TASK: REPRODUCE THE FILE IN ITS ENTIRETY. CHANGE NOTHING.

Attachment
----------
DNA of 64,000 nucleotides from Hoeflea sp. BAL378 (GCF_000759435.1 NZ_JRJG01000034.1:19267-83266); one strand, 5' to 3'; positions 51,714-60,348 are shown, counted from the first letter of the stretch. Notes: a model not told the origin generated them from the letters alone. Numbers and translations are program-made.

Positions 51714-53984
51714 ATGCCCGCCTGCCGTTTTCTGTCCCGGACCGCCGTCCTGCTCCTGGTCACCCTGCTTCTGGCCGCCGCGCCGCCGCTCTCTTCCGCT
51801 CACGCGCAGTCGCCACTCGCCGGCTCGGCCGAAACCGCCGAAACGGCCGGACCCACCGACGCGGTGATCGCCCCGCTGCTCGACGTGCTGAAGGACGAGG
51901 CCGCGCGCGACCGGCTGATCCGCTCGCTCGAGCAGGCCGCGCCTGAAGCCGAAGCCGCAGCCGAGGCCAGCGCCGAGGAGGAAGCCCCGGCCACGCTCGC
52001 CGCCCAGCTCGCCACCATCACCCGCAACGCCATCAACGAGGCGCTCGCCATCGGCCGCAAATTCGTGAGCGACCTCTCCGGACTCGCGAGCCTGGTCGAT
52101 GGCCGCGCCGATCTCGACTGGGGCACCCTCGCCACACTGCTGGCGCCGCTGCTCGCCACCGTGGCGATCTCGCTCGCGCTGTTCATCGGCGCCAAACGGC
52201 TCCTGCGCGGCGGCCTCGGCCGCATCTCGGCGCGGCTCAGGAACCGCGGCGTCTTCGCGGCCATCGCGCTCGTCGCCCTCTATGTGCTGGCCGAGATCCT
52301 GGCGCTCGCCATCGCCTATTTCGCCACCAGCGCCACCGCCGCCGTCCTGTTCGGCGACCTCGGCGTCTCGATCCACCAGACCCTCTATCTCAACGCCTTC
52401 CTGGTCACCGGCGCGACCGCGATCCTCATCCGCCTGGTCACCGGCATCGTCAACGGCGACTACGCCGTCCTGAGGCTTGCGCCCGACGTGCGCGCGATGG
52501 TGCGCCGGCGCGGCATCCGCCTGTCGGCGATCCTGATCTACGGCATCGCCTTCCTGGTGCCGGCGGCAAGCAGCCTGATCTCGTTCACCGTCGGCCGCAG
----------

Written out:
DNA of 64,000 nucleotides from Hoeflea sp. BAL378 (GCF_000759435.1 NZ_JRJG01000034.1:19267-83266); one strand, 5' to 3'; positions 51,714-60,348 are shown, counted from the first letter of the stretch. Notes: a model not told the origin generated them from the letters alone. Numbers and translations are program-made.

Positions 51714-53984
51714 ATGCCCGCCTGCCGTTTTCTGTCCCGGACCGCCGTCCTGCTCCTGGTCACCCTGCTTCTGGCCGCCGCGCCGCCGCTCTCTTCCGCT
51801 CACGCGCAGTCGCCACTCGCCGGCTCGGCCGAAACCGCCGAAACGGCCGGACCCACCGACGCGGTGATCGCCCCGCTGCTCGACGTGCTGAAGGACGAGG
51901 CCGCGCGCGACCGGCTGATCCGCTCGCTCGAGCAGGCCGCGCCTGAAGCCGAAGCCGCAGCCGAGGCCAGCGCCGAGGAGGAAGCCCCGGCCACGCTCGC
52001 CGCCCAGCTCGCCACCATCACCCGCAACGCCATCAACGAGGCGCTCGCCATCGGCCGCAAATTCGTGAGCGACCTCTCCGGACTCGCGAGCCTGGTCGAT
52101 GGCCGCGCCGATCTCGACTGGGGCACCCTCGCCACACTGCTGGCGCCGCTGCTCGCCACCGTGGCGATCTCGCTCGCGCTGTTCATCGGCGCCAAACGGC
52201 TCCTGCGCGGCGGCCTCGGCCGCATCTCGGCGCGGCTCAGGAACCGCGGCGTCTTCGCGGCCATCGCGCTCGTCGCCCTCTATGTGCTGGCCGAGATCCT
52301 GGCGCTCGCCATCGCCTATTTCGCCACCAGCGCCACCGCCGCCGTCCTGTTCGGCGACCTCGGCGTCTCGATCCACCAGACCCTCTATCTCAACGCCTTC
52401 CTGGTCACCGGCGCGACCGCGATCCTCATCCGCCTGGTCACCGGCATCGTCAACGGCGACTACGCCGTCCTGAGGCTTGCGCCCGACGTGCGCGCGATGG
52501 TGCGCCGGCGCGGCATCCGCCTGTCGGCGATCCTGATCTACGGCATCGCCTTCCTGGTGCCGGCGGCAAGCAGCCTGATCTCGTTCACCGTCGGCCGCAG